One of the fascinating aspects of Irish traditional music as a “Living Tradition” that keeps up with the times while preserving its essence is exploring what happens behind the scenes of the stage performances, sessions, workshops and festivals. And in the hands of visionary documentary producers who share the passion and the interest in Irish music we gain a greater insight into what keeps its vibrant and thriving as an art form.
Anyone who has spent any time around musicians know how wedded they are to their instruments. The strongest bonds are built by those who actually know and develop a working and sympathetic relationship with the instrument maker, and one of the more prominent ones is flute maker Patrick Olwell, whose colorful career is depicted in The Keymaster: Patrick Olwell’s Story, produced and released earlier this year by Jem Moore and Blayne Chastain.
A Kickstarter campaign raised $5,000 to tell the story of a dedicated artisan craftsman who combined patience and passion to become one of the most-sought after instrument makers in Irish music.
The documentary fills in the essential background on Olwell, a native of Cincinnati who discovered an interest in making flutes while in college in Massachusetts when influenced by South American music played on bamboo flutes. Selling them for $5 a flute was more lucrative than the college library job he had, and more satisfying as he was also starting on a path that define his life’s work from then on.
He was far from finished with library work though as he feverishly dove into tomes displaying early flute history and drawings and many samples at the Library of Congress of early instruments in their collection to learn from the inside out about construction and tonal variations.
Since taking up bamboo flute production in the seventies, his research and curiosity led him to experiment with other wooden flutes and production techniques. It led to painstaking repair work that helped place himself in the market and later produce more exquisitely crafted wooden flutes which eventually became his specialty working in blackwood, rosewood and boxwood in great demand today.
It was a long, hard road to travel for a man who had no master to apprentice with, no tools nor money with which to make this dedicated mission his obsession, but he stuck with it and “lucky accidents” helped pave the way eventually.
He would find old-fashioned equipment at auctions or abandoned in places where they were no longer utilized, and gradually he built a humble shop for himself in Massie’s Mills, in rural Virginia not far from Charlottesville.
He was drawn to the simplicity of Irish traditional music and skillful flute playing and exposed himself to flute players at festivals or concerts and presented some of his wares. He displayed a craftsmanship and sensibility that was aided by his own penchant for playing the flute and knowing what the results should sound like.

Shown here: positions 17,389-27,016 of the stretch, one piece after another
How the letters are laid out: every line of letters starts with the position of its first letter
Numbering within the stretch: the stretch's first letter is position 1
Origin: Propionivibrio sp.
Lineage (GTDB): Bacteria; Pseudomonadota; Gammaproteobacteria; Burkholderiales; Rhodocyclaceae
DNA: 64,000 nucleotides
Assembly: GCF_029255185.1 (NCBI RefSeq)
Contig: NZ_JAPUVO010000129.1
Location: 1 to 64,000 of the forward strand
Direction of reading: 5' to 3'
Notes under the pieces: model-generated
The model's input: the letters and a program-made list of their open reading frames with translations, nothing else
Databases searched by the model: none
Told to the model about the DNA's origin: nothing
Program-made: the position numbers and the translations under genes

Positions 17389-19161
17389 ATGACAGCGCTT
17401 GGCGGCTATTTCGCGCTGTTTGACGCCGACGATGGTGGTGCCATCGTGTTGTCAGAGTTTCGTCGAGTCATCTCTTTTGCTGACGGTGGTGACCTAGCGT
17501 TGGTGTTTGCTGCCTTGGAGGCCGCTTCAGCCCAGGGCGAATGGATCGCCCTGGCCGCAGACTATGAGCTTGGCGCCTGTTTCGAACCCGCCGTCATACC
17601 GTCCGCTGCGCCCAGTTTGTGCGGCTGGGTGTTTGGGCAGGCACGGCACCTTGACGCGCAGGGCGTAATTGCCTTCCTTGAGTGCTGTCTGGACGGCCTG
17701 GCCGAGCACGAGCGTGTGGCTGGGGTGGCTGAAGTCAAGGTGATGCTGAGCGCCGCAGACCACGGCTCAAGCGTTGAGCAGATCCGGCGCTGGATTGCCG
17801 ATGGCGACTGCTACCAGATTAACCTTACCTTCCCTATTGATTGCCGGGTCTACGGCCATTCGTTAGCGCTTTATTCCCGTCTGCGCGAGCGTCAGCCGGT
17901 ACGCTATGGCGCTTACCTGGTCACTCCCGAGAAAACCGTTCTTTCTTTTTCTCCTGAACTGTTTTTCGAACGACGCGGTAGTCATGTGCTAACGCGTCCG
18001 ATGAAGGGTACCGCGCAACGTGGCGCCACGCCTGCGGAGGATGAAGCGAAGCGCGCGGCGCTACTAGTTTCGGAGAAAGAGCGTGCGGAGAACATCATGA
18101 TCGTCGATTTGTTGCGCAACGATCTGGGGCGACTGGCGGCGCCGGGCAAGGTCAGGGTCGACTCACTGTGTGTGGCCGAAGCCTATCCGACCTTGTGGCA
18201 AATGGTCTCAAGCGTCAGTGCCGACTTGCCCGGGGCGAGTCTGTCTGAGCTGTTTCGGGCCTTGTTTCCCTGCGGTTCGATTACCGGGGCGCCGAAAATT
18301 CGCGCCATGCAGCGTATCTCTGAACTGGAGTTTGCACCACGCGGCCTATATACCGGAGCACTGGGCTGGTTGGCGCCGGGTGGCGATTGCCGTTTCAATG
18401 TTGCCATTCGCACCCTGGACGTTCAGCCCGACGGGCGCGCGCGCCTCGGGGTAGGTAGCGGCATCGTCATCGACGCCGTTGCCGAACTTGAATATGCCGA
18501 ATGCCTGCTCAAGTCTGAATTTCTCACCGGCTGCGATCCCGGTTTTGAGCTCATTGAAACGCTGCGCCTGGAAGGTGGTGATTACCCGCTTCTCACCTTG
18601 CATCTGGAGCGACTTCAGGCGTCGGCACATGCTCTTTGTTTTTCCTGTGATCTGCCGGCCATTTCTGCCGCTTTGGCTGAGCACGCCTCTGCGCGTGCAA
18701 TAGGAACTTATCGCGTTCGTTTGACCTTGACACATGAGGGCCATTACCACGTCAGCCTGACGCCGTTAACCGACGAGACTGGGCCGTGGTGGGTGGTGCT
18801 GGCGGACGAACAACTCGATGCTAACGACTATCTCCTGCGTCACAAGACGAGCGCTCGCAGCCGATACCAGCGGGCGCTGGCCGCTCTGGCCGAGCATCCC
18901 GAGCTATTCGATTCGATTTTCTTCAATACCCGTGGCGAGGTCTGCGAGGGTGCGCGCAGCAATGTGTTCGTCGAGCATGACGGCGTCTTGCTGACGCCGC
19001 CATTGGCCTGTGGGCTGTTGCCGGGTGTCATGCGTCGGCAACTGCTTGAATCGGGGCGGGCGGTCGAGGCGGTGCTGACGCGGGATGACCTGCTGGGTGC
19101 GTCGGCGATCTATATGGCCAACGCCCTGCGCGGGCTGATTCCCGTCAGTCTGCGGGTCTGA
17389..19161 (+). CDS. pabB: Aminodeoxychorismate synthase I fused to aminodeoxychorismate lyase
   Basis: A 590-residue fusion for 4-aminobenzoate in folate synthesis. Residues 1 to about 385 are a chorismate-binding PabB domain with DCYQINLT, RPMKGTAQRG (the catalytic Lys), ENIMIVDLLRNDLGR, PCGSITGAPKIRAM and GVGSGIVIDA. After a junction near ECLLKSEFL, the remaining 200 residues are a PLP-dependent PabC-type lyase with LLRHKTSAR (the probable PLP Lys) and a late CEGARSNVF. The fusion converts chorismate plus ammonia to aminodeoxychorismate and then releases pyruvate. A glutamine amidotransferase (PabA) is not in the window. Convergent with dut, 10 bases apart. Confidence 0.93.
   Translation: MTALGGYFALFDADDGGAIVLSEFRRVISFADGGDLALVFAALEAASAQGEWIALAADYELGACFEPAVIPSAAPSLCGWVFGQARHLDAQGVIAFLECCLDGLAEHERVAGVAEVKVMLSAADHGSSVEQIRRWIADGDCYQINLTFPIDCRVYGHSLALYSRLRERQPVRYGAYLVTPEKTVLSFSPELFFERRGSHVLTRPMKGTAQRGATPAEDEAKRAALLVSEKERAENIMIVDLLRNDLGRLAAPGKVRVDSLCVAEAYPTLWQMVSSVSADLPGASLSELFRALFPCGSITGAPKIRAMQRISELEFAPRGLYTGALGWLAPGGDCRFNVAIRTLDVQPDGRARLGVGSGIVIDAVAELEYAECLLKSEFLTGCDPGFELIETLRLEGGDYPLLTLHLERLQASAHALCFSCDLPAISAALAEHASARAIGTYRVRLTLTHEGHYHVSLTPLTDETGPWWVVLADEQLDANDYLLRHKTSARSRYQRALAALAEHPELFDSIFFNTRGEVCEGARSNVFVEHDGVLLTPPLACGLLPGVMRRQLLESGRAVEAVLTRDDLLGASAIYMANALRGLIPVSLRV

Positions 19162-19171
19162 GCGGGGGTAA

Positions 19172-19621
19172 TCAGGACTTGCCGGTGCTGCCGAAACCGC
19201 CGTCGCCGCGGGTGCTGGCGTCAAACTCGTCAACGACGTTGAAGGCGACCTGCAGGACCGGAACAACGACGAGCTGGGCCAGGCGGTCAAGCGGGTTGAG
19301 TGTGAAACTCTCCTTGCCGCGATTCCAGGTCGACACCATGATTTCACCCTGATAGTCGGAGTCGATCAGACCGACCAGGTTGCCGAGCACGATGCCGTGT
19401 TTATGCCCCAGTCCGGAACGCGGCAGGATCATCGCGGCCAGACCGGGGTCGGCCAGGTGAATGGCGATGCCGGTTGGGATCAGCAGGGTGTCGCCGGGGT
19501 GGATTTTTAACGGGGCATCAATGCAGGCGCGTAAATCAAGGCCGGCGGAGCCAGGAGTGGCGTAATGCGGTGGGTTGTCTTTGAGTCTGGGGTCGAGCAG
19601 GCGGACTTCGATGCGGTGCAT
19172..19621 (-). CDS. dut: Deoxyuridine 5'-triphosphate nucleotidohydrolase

Along the way he garnered the affection of well-known Irish flute players like Matt Molloy, Seamus Egan, Kevin Crawford, the late Frankie Kennedy, Brian Finnegan, June McCormack, Colm O’Donnell and Tom Doorley as they passed through the U.S. or in Ireland.
And they, in turn, acquired one of his prized flutes, often one he wanted to keep for himself but offered up when the personal demands from the likes of Egan or Kennedy requested holding onto the flute they were given to “try out.”
Even the venerable Mike Rafferty from East Galway, who admired one of Olwell’s flutes at a Washington, D.C. Irish festival who picked up one of Olwell’s flutes at table to sample was told he would have to wait for six months until he could finish one to his specifications replied, “I could be dead in six months” and purchased one on the spot.
The demands and waiting time grew significantly from those earlier days, and Olwell has been kept busy down in his Virginia workshop. His sons Matthew and Aaron followed him into the traditional arts, with Matthew becoming a foremost exponent of roots-oriented percussive dance and Aaron a musician who plays the flute and fiddle across the Americana spectrum.
Aaron has joined his father in his flute-making practice but they still produce them the old-fashioned way on vintage equipment that gives them the most satisfaction and cost effectiveness for the way they operate.
Whatever the wait for an Olwell flute, the artists and the creator know it is well worth it and that it will be producing quality Irish music for decades to come and the human touch of the master at work and play will also fuel the legacy.